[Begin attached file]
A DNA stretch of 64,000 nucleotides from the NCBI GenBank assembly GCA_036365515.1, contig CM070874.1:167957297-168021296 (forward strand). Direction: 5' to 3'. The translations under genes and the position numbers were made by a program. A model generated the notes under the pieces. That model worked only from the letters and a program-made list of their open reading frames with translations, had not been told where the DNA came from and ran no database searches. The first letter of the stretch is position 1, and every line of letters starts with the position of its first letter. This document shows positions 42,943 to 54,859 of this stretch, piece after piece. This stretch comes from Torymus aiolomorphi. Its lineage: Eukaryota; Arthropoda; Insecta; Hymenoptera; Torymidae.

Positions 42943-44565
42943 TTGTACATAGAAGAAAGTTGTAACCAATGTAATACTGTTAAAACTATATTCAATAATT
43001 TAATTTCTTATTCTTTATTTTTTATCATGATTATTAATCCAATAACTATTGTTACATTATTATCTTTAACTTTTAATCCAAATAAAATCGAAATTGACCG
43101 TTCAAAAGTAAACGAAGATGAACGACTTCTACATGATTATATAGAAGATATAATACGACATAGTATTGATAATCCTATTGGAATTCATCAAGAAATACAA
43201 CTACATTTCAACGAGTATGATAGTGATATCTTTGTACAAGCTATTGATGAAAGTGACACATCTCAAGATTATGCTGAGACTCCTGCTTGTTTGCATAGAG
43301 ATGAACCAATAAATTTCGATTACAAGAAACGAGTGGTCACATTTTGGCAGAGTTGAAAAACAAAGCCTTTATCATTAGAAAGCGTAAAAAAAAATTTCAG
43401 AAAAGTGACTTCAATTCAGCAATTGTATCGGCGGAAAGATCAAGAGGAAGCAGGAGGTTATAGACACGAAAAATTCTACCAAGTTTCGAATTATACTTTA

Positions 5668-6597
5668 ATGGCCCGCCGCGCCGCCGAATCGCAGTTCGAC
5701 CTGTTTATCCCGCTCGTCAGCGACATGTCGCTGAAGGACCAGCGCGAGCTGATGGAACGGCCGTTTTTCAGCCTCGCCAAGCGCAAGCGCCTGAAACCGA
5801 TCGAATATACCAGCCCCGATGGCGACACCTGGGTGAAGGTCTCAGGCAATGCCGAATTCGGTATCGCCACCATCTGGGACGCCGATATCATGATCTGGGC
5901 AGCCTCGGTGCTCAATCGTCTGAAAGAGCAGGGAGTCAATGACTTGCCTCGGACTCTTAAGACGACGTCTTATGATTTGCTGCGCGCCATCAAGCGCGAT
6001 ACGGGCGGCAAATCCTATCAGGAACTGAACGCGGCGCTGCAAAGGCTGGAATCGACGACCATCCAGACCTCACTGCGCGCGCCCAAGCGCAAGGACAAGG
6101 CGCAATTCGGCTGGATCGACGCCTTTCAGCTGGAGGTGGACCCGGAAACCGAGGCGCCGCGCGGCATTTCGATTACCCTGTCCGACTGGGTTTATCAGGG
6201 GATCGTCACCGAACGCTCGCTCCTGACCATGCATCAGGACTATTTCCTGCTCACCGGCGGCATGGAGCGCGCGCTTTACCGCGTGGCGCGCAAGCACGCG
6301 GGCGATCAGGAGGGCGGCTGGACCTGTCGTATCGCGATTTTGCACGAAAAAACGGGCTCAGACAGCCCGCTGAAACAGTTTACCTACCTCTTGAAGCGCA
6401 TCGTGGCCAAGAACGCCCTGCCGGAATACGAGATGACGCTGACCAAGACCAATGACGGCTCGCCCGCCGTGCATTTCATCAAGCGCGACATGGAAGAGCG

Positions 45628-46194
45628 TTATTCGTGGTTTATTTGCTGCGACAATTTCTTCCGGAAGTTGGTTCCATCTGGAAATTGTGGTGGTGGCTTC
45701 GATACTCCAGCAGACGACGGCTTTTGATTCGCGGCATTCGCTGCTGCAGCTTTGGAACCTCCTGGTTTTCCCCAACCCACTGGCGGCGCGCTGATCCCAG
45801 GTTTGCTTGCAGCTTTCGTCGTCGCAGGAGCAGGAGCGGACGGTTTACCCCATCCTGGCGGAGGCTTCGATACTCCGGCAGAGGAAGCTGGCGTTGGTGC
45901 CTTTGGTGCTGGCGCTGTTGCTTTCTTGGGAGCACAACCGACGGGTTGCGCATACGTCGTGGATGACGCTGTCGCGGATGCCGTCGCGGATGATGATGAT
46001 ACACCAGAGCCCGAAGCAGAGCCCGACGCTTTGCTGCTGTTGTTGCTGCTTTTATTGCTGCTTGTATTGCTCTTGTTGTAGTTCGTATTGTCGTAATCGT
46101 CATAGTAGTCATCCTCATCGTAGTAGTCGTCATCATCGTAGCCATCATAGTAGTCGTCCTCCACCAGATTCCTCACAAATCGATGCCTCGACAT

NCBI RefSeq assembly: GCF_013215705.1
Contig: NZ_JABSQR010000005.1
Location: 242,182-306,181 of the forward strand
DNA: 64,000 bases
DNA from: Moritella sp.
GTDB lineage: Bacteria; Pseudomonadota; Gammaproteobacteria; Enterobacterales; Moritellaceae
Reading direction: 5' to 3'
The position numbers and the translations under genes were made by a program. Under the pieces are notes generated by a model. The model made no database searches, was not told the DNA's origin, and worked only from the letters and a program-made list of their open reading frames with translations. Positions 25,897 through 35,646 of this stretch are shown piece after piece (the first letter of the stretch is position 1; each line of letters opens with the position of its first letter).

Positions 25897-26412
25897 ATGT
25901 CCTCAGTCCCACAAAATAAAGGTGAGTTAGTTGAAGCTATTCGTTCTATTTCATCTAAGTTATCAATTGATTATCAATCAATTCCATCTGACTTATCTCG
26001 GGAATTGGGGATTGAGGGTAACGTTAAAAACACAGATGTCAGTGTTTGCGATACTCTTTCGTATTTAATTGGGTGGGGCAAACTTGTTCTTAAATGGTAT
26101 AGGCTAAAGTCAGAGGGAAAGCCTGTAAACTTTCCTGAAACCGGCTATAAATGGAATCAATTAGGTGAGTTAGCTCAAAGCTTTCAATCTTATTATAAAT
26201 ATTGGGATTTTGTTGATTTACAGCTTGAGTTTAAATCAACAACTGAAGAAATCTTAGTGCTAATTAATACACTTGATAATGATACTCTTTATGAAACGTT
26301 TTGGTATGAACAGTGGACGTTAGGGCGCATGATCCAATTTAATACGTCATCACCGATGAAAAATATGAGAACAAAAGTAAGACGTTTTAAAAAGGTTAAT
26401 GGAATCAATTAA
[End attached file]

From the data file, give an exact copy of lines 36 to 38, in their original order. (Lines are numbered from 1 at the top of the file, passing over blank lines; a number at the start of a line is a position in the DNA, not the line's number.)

25901 CCTCAGTCCCACAAAATAAAGGTGAGTTAGTTGAAGCTATTCGTTCTATTTCATCTAAGTTATCAATTGATTATCAATCAATTCCATCTGACTTATCTCG
26001 GGAATTGGGGATTGAGGGTAACGTTAAAAACACAGATGTCAGTGTTTGCGATACTCTTTCGTATTTAATTGGGTGGGGCAAACTTGTTCTTAAATGGTAT
26101 AGGCTAAAGTCAGAGGGAAAGCCTGTAAACTTTCCTGAAACCGGCTATAAATGGAATCAATTAGGTGAGTTAGCTCAAAGCTTTCAATCTTATTATAAAT